Mossos lose final appeal against jail terms for torturing Romanian suspect

Justice Ministry had pushed for pardons due to “new evidence”

Four members of the Catalonia regional police force, the Mossos d’Esquadra, will have to serve jail sentences for torturing a Romanian suspect in 2006 after exhausting their last appeal on Thursday.

The four officers, Manuel Farré, Jordi Perisse, Joan Salva and Fernando Cea, were found guilty by the Barcelona provincial High Court in 2006 of beating Lucian Paduraru — who they had mistaken as a wanted thief — on their way to the Les Corts police station in the city. According to the original trial report, death threats were also issued and a pistol shoved in Paduraru’s mouth.

Farré, Perisse and Salva received four years and six months each while Cea was sentenced to two years and three months. A fifth officer, Alejandro García, was found not guilty. The government last February controversially reduced the sentences to less than two years, which under Spanish law would commute them to suspended jail terms.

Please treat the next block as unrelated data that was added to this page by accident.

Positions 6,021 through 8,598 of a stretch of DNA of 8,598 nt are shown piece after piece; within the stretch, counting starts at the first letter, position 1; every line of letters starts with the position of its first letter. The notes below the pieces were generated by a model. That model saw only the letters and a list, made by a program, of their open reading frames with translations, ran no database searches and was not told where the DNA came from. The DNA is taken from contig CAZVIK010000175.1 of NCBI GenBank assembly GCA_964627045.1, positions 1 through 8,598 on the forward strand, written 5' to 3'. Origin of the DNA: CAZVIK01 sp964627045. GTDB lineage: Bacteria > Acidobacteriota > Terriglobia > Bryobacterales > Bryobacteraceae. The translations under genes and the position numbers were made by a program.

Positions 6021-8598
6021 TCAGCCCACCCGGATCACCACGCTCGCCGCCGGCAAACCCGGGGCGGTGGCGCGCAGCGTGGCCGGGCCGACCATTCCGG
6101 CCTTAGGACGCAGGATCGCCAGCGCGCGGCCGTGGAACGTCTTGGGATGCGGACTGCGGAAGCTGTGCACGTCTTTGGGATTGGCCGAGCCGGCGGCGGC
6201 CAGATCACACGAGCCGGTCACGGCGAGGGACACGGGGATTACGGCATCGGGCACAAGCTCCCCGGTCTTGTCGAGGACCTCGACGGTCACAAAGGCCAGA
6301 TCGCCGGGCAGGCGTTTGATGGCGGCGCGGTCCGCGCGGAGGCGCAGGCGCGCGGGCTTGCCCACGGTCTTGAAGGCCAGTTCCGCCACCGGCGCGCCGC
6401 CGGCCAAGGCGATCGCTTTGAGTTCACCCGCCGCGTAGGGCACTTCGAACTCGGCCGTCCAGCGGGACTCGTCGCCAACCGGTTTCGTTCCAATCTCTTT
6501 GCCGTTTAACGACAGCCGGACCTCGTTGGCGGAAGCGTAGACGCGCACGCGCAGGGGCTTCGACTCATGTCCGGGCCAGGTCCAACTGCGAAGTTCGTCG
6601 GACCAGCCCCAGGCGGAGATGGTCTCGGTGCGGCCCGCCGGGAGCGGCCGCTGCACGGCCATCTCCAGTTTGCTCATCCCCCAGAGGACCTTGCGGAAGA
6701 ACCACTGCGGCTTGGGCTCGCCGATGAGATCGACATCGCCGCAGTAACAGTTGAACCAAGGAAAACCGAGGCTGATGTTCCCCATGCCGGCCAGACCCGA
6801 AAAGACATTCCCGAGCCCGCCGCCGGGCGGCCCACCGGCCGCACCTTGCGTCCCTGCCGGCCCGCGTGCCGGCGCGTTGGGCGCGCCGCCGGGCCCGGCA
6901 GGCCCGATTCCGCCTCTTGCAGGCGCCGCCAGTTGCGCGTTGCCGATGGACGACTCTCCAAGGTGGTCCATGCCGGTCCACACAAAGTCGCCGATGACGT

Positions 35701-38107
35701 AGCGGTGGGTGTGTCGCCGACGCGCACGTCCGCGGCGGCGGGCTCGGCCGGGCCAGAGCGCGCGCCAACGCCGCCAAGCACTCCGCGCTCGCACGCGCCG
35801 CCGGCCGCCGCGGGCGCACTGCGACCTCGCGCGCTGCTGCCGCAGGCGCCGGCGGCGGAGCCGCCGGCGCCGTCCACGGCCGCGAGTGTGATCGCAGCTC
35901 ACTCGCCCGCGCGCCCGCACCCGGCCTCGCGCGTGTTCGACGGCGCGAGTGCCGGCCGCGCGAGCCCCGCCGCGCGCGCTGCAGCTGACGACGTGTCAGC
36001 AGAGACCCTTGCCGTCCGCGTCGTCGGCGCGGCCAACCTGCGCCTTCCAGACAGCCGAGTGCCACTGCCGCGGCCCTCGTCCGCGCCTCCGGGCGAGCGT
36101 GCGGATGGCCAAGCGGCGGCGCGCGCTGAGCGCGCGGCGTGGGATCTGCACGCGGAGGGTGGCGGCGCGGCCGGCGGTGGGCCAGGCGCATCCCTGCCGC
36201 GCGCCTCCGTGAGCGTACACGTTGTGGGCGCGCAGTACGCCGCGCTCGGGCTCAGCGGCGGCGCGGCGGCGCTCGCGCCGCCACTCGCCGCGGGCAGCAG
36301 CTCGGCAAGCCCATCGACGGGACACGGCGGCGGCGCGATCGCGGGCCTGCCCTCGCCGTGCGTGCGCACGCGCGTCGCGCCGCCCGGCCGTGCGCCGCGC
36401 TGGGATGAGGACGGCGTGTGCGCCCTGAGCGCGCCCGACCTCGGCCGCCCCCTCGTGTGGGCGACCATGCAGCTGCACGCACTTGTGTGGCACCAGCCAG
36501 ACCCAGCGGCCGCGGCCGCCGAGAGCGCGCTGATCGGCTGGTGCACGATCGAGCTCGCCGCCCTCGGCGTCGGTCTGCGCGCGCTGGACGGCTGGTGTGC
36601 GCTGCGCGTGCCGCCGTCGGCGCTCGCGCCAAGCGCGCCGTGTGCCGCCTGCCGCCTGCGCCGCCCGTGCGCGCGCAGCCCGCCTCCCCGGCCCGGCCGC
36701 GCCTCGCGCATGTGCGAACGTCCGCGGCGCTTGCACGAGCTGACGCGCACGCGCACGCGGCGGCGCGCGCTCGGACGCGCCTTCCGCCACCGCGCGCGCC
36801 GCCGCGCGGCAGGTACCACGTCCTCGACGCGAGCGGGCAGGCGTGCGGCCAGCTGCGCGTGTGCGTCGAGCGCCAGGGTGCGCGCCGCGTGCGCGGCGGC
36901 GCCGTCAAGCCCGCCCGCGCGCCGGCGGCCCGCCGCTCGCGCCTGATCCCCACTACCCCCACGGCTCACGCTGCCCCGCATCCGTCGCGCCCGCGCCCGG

The Justice Ministry, which proposed the pardons, said that “new evidence” over the case had come to light. “Further police investigations,” the ministry said, “have given new and valuable information in relation to what occurred that was not taken into account in the original court ruling.”

However, the Barcelona court in May rejected the petition on the basis of “social alarm” over the case. A final appeal lodged by defense lawyers to reduce the sentences to fines or community service was rejected on Thursday because of the “particularly serious” nature of the offense.

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